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President Obama’s Legacy Hangs in the Balance

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Volume 7 | Issue 47

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The federal government’s three branches — legislative, executive and judicial — are intended to provide checks and balances amongst each other. However, after power in the executive branch is transferred to President-elect Trump and his administration, there will be some interesting developments that impact President Obama’s legacy, serving as an additional check across time. In this issue, we focus on the future of the overtime rule, the fiduciary rule, and the Affordable Care Act, all of which are ensnared in litigation, as well as the recently released unified agenda that identifies regulatory priorities.

Checks and Balances

The US Constitution created three branches of federal government, each with separate powers, to ensure that none has unfettered power.

Legislative Branch

The power of this branch, which resides in the House and the Senate, is to introduce and pass legislation. In 2017, members of the Republican Party will hold a majority of seats in both chambers and, as such, will be in the coveted position to define the legislative agenda during a Trump presidency. However, as discussed in our November 14 Legislate, the right to filibuster will enable Senate Democrats to influence the agenda and the outcome of introduced legislation.

Executive Branch

The power of this branch is vested in the president. He has the power to sign, or veto, bills passed by Congress and to issue executive orders to clarify existing law. Charged with carrying out the president’s responsibilities on a day-to-day basis are members of the Cabinet (heads of 15 executive departments, including HHS, DOL and Treasury, who are appointed by the president and confirmed by the Senate) and leaders of other federal agencies and commissions. These agency leaders help the executive branch direct how laws are interpreted.

Judicial Branch

The power of this branch resides in the Supreme Court as well as numerous lower district and appeals level courts. They provide a forum for the law to be interpreted and for disputes and controversies to be reviewed and decided. In addition to determining whether a law has been breached and, if so, what remedy is appropriate, the courts also address issues related to whether a matter is properly left to the states, and, in certain situations, whether a state law impermissibly encroaches a federal law. For example, the court may determine whether a state law relates to ERISA and is subject to federal preemption.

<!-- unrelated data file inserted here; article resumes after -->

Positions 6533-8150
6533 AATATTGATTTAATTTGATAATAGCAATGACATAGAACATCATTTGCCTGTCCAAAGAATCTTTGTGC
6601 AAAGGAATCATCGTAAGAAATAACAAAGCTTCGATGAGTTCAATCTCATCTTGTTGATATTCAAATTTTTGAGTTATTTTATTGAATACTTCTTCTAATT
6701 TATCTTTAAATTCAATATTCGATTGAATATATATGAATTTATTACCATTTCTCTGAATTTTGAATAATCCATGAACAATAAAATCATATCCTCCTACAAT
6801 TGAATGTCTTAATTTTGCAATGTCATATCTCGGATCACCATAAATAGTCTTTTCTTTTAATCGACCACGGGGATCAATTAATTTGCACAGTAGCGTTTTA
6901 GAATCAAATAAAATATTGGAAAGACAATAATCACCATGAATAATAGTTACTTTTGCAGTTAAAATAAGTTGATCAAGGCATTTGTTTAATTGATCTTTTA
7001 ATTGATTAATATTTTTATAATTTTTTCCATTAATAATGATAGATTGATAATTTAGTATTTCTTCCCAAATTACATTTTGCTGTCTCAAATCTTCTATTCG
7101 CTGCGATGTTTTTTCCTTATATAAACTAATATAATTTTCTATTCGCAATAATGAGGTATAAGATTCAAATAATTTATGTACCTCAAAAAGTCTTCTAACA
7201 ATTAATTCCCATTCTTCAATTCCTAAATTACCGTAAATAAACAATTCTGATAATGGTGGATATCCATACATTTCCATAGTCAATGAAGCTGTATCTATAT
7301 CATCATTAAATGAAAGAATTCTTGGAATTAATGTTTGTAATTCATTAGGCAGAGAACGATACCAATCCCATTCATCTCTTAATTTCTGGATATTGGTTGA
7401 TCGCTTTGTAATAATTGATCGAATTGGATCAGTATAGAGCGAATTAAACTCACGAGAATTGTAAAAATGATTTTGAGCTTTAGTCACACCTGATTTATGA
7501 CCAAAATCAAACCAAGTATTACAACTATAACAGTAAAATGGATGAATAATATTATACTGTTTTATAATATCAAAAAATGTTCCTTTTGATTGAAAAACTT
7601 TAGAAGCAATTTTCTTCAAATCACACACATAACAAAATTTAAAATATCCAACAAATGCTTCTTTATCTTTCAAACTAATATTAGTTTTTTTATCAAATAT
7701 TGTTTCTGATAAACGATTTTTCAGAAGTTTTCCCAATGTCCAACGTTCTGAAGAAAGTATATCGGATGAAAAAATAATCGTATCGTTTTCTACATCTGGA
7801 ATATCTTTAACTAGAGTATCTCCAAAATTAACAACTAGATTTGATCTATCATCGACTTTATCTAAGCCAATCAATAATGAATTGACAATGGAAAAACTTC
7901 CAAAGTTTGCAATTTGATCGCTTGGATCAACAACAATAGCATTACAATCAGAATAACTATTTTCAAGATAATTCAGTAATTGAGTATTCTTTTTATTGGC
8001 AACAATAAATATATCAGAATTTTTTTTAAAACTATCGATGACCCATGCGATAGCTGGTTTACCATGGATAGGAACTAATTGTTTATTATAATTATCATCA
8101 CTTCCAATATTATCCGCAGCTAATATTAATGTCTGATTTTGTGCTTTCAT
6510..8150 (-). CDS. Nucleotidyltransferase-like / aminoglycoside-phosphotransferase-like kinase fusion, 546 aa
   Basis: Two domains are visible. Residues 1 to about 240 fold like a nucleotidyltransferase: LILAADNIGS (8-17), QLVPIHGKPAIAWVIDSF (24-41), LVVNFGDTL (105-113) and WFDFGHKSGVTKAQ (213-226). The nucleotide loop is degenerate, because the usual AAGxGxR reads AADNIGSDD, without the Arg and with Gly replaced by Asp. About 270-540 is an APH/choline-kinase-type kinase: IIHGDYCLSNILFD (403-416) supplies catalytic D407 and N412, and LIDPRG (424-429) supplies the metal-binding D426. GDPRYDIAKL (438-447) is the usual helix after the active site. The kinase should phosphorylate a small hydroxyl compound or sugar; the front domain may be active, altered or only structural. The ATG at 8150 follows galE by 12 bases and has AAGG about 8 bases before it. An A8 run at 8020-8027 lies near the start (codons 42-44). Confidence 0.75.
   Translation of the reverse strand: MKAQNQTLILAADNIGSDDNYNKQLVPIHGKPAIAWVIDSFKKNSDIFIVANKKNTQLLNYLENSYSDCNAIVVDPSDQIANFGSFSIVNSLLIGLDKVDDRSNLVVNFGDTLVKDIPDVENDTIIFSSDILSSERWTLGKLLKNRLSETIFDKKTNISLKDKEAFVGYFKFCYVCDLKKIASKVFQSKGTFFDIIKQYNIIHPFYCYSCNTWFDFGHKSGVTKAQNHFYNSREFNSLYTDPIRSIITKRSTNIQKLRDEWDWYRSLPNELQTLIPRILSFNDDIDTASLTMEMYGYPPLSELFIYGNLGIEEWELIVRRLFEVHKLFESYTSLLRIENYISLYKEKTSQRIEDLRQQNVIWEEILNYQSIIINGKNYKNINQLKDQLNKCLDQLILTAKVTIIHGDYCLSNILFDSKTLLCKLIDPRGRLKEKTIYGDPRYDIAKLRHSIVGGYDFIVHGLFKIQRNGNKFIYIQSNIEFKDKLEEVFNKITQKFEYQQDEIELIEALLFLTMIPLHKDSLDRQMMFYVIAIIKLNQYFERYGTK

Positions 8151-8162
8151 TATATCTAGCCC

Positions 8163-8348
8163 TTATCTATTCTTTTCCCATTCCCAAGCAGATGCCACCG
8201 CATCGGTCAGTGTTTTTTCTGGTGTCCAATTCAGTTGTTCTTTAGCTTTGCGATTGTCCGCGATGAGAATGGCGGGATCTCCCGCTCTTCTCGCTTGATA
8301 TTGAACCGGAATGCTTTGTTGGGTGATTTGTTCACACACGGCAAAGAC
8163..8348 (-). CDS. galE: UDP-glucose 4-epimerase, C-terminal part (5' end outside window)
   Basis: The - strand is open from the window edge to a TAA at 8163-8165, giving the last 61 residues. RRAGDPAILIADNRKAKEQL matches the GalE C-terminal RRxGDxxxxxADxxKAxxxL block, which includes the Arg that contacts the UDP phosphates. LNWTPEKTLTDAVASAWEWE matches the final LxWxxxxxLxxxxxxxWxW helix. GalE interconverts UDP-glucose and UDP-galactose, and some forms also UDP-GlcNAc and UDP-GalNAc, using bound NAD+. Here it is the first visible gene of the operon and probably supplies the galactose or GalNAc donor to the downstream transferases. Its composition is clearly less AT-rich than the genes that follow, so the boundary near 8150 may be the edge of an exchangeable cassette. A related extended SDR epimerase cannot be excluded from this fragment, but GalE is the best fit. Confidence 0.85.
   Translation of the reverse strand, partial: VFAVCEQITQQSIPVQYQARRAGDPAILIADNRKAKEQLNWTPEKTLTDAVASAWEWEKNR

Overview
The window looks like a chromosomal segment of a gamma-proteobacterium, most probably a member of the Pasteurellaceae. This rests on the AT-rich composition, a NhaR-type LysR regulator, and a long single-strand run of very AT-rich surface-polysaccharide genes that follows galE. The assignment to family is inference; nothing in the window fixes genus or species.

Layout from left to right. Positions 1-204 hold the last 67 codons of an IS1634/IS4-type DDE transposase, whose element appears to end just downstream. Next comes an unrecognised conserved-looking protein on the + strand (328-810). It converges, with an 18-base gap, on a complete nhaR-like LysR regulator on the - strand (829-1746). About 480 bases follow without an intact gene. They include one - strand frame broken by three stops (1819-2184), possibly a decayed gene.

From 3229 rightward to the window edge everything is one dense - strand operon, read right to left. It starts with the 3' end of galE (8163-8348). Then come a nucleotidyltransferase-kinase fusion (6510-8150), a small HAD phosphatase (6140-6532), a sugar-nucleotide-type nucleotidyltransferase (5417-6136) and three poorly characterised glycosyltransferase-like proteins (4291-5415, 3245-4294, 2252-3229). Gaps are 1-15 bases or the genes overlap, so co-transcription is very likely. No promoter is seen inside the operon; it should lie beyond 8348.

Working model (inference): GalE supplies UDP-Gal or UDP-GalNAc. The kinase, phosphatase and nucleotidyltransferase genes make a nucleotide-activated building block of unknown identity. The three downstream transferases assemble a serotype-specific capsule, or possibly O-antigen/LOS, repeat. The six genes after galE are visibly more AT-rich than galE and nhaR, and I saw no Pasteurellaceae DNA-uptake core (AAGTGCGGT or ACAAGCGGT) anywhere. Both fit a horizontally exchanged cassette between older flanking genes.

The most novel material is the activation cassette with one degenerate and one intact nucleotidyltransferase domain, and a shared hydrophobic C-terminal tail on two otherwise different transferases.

Potential Impact to Obama Legacy

An incoming Congress and administration has the power to undo the decisions of the outgoing one. Indeed, the framework of all three branches provides opportunity to adversely impact the long-term staying power of actions taken by the prior Congress and administration. By way of example in the employment context, President Obama would be rightfully concerned with whether the newly issued overtime and fiduciary (conflicts of interest) rules, as well as the Affordable Care Act (ACA), are in jeopardy and soon to be undone. Moreover, he and his administration may be appropriately wary of efforts by both the current and newly elected Congress to unravel efforts he views as accomplishments and to impede the completion of work that is scheduled to be done, yet remains unfinished.

Overtime Rule

Earlier this year, the DOL issued a new overtime rule that would more than double the minimum salary threshold for a white-collar exemption from federal minimum wage and overtime pay requirements, as well as automatically adjust the threshold every three years beginning in 2020. (See our May 18 FYI Alert.) Prior to the lame-duck session, efforts were launched to halt the rule from becoming effective on December 1. Legislation to block the rule was introduced and lawsuits were filed by more than 20 state attorney generals, as well as by a large business coalition. (See our October 20 For Your Information.)

Last week, a court issued a nationwide preliminary injunction halting the rule from being effective as scheduled. (See our November 23 FYI Alert.) Whether the rule survives in the long term is yet to be determined. The rule could be permanently undone if the court, upon a review on the merits, determines that the DOL exceeded its authority; Congress passes legislation to block it; or the DOL modifies the current regulation, following a lengthy and arduous notice and comment period.